Sydney: Jabulani, the new ball created for the FIFA World Cup 2010, will play "harder and faster," bending more unpredictably than its predecessor, physics experts believe.
"The Jabulani is textured with small ridges and `aero grooves` and represents a radical departure from the ultra-smooth Teamgeist ball, which was used in the last World Cup," says Derek Leinweber, professor and head of the School of Chemistry & Physics, University of Adelaide (UA).
Leinweber has previously written about and lectured on the aerodynamics of cricket and golf balls and the 2006 World Cup soccer ball.
Along with student Adrian Kiratidis, who is studying for his Master of Philosophy (M.Phil) in physics, Leinweber has been reviewing the physics behind soccer balls and what that means for the Jabulani. Kiratidis is also a soccer enthusiast.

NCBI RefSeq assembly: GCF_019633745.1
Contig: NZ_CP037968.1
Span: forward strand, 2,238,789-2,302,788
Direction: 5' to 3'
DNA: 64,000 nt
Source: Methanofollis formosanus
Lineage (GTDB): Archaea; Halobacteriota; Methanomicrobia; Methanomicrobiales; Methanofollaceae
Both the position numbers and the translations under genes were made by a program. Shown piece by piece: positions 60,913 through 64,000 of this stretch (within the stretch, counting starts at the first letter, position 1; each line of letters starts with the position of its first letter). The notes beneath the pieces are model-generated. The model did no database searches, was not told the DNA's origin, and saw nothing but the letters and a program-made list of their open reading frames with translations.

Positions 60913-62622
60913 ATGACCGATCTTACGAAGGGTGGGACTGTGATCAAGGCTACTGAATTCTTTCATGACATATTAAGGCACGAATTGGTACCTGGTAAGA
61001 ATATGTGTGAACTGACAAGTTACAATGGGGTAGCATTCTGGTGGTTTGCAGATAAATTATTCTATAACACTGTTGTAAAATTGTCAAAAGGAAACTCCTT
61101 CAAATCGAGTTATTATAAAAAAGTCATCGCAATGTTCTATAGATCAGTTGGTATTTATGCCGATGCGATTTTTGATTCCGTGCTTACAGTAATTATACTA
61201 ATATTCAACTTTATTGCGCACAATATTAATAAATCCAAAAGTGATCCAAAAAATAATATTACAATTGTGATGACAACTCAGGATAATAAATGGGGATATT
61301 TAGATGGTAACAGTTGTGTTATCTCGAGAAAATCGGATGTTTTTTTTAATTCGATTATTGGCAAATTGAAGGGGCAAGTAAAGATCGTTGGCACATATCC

"While the governing body FIFA has strict regulations on the size and weight of the balls, they have no regulations about the outside surface of the balls," Leinweber says.
According to Leinweber, the Teamgeist was a big departure at the last World Cup. "Because it was very smooth - much smoother than a regular soccer ball - it had a tendency to bend more than the conventional ball and drop more suddenly at the end of its trajectory," the scientist says while talking about the previous World Cup ball.
"By comparison, the aerodynamic ridges on the Jabulani are likely to create enough turbulence around the ball to sustain its flight longer, and be a faster, harder ball in play," Leinweber says.
By the time the ball reaches the goalkeeper, the Jabulani will have swerved and dipped, arriving with more power and energy than the Teamgeist.
"The Jabulani is expected to `bend` more for the players than any ball previously encountered. Players are also discovering new opportunities to move the ball in erratic ways, alarming the world`s best goalkeepers," said Leinweber, according to an UA release.